OHSU experts warn seniors of increased rates of dangerous falls

OHSU experts warn seniors of increased rates of dangerous falls

Elderly man wearing a fall hazard bracelet while in hospital. OHSU experts want more people to understand the dangers of falls at ground level and how to prevent them. (Getty Images)

One of the biggest causes of traumatic injuries treated at Oregon Health & Science University involves people, usually older adults, rolling over on flat ground.

Known as ground-level falls, this type of injury accounts for about 19% of all patients treated for trauma at OHSU in 2021. OHSU has seen a sharp increase in ground-level falls over the past five years. Although it may not appear as serious as the other leading causes of trauma – gunshots, stabbings, and car accidents – this seemingly harmless accident is actually the second leading cause of unintentional deaths worldwide.

The reason: an aging population is more prone to falls. Many of these injuries can be life-threatening and life-affecting, often due to underlying medical conditions exacerbated by the impact.

Martin Schreiber, MD, standing with a brown background.

Martin Schreiber, MD (OHSU)

“Gravity wins,” Martin Schreiber, MD, chair of the division of trauma surgery, critical care, and acute care at OHSU College of Medicine. “For the past three or four years, falls at ground level have overtaken car crashes as the number one cause of trauma, not just here, but across the country.

“This is one of the biggest problems in the United States today.”

OHSU, one of two Level 1 trauma centers in Oregon, treated a total of 756 people for ground-level depressions in 2021 — a sharp increase compared to 486 such injuries treated in 2017. More than 75% of those The cases included people older than 65.

An OHSU geriatrician says the problem is rooted in a burgeoning elderly population.

Katie Drago, MD, next to a brown background.

Katie Drago, MD (OHSU)

“The fastest growing demographic in the United States is people over the age of 85,” he said. Katie Drago, MDD., assistant professor of medicine (general internal medicine and geriatrics) at OHSU College of Medicine. “It’s great that people are living longer, but it also means we’re seeing more traumatic injuries from falls at ground level.”

After the first fall, Drago said, older adults are two to three times more likely to fall again.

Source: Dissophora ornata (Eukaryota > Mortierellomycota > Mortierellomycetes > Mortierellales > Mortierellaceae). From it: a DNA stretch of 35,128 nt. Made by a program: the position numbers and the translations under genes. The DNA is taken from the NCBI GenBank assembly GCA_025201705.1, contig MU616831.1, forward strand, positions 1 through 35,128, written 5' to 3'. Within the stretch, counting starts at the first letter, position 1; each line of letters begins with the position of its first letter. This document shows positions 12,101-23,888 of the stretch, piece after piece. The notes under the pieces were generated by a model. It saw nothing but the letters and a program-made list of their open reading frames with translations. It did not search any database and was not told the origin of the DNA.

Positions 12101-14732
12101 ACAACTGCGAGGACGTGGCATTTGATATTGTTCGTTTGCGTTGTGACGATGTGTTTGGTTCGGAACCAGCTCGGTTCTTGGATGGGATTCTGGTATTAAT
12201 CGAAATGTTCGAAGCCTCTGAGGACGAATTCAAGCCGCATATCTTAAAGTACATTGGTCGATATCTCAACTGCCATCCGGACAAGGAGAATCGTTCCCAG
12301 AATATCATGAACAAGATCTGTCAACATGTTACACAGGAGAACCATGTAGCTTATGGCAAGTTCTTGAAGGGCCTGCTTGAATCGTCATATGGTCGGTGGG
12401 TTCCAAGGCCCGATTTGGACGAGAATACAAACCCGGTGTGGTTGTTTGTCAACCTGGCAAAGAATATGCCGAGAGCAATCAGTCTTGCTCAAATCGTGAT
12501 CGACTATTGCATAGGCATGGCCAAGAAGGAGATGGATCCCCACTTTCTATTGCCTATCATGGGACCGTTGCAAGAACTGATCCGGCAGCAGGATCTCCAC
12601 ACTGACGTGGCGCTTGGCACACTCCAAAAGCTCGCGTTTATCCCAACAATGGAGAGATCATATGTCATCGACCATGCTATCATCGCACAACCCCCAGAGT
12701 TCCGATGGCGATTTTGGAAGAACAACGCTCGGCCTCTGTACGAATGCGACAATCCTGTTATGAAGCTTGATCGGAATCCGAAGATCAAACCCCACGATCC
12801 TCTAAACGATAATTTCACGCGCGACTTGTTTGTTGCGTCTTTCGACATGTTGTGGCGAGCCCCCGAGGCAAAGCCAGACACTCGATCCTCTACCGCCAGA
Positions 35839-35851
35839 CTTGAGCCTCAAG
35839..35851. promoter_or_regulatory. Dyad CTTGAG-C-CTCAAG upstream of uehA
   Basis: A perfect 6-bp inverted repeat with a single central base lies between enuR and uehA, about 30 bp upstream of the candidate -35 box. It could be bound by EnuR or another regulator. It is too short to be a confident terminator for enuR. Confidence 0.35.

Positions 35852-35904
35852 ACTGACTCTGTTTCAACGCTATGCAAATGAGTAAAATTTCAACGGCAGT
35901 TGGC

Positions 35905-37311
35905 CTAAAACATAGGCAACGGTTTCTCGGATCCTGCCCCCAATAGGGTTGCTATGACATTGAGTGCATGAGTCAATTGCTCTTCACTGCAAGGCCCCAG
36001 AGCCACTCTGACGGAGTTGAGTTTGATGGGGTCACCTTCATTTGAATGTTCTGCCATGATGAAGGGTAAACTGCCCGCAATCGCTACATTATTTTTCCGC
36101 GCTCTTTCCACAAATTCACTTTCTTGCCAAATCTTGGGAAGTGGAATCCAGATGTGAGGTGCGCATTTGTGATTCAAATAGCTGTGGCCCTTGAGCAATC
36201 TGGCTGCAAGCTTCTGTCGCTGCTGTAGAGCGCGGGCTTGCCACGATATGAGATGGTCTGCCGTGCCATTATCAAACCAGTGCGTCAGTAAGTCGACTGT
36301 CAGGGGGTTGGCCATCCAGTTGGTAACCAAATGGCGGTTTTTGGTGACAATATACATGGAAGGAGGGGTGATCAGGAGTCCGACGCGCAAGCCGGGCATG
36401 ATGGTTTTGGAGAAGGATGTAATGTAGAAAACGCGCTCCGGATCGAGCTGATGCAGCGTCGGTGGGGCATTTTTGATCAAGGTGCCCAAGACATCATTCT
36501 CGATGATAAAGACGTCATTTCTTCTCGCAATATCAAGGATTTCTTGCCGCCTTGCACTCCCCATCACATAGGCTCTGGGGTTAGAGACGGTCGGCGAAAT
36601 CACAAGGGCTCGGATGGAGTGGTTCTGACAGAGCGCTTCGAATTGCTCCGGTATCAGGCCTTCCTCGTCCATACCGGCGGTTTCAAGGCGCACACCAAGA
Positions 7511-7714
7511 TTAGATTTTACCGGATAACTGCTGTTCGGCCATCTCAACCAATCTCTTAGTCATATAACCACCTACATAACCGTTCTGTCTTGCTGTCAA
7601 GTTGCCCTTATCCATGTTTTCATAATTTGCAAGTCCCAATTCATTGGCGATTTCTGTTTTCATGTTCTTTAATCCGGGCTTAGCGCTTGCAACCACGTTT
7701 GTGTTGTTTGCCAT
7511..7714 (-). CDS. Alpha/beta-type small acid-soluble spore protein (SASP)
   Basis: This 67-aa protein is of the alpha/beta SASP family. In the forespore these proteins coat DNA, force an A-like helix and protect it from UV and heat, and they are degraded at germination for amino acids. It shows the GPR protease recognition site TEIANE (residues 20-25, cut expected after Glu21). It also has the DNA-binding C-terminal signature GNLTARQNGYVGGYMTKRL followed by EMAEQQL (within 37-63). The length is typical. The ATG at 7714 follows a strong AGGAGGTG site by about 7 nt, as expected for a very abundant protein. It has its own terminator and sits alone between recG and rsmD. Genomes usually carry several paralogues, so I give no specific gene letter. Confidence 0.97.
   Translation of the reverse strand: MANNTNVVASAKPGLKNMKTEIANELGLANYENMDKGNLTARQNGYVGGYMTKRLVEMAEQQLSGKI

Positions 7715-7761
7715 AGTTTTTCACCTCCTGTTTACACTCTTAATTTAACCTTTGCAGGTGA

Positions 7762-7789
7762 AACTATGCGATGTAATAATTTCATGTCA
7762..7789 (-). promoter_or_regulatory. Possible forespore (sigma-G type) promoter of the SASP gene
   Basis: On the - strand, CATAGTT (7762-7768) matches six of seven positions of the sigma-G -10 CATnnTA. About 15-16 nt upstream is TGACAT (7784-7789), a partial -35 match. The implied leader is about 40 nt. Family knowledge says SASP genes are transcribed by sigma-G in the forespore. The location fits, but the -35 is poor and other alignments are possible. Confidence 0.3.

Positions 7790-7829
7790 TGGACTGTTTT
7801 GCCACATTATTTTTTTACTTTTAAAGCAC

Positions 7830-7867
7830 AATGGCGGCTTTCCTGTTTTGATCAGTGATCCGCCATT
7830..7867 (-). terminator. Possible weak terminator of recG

“If we can do things to get out of that loop, we can actually reduce their risk of getting infected – and they can continue to live independently,” she said. “Falling is not inevitable.”

OHSU-Fall-Trauma-2022

There has been a steady increase in ground-level fall injuries treated at OHSU. (OHSU/David Riofrio)

As part of Fall Prevention Awareness Week, September 18-24, the National Council on Aging joined with health care workers to emphasize fall reduction measures to ensure older adults can live safely and independently.

Playing sports

Drago said she emphasizes the importance of physical activity with her patients, including aerobic exercise, strength training and balance through activities like tai chi. She advises the elderly to include exercise in their daily routine.

“Inertia really kills,” she said. “Moving objects remain in motion.”

mind medicine

Drago said the ground-level dips aren’t usually due to any one factor, but could be a combination of factors. For example, medications can combine in unexpected ways, resulting in dizziness that contributes to a fall.

She often works with her patients to draw out long lists of medications and supplements. It is also worth discussing whether bifocal glasses used for reading may not be ideal for commuting.

She said it’s essential to visit a health care provider any time someone falls.

“Usually, people wouldn’t be able to distinguish for themselves if they simply stumbled, or if they had a major neurological or cardiac problem that had to be dealt with,” Drago said. “If you fall, you should talk to your primary care provider.”

Pave the way

Drago said many cases reach shock bays as a simple result of the chaos. Someone gets up at night to use the bathroom and travels over a pile of books; or that their hallway is not wide enough to use the stick without hitting the wall; Or overgrown bushes encroaching on driveways around the house.

Maintaining a clear path enables older adults to reduce the risk of falls and continue to live independently.

“Small things like this can make a big difference to people,” Drago said.

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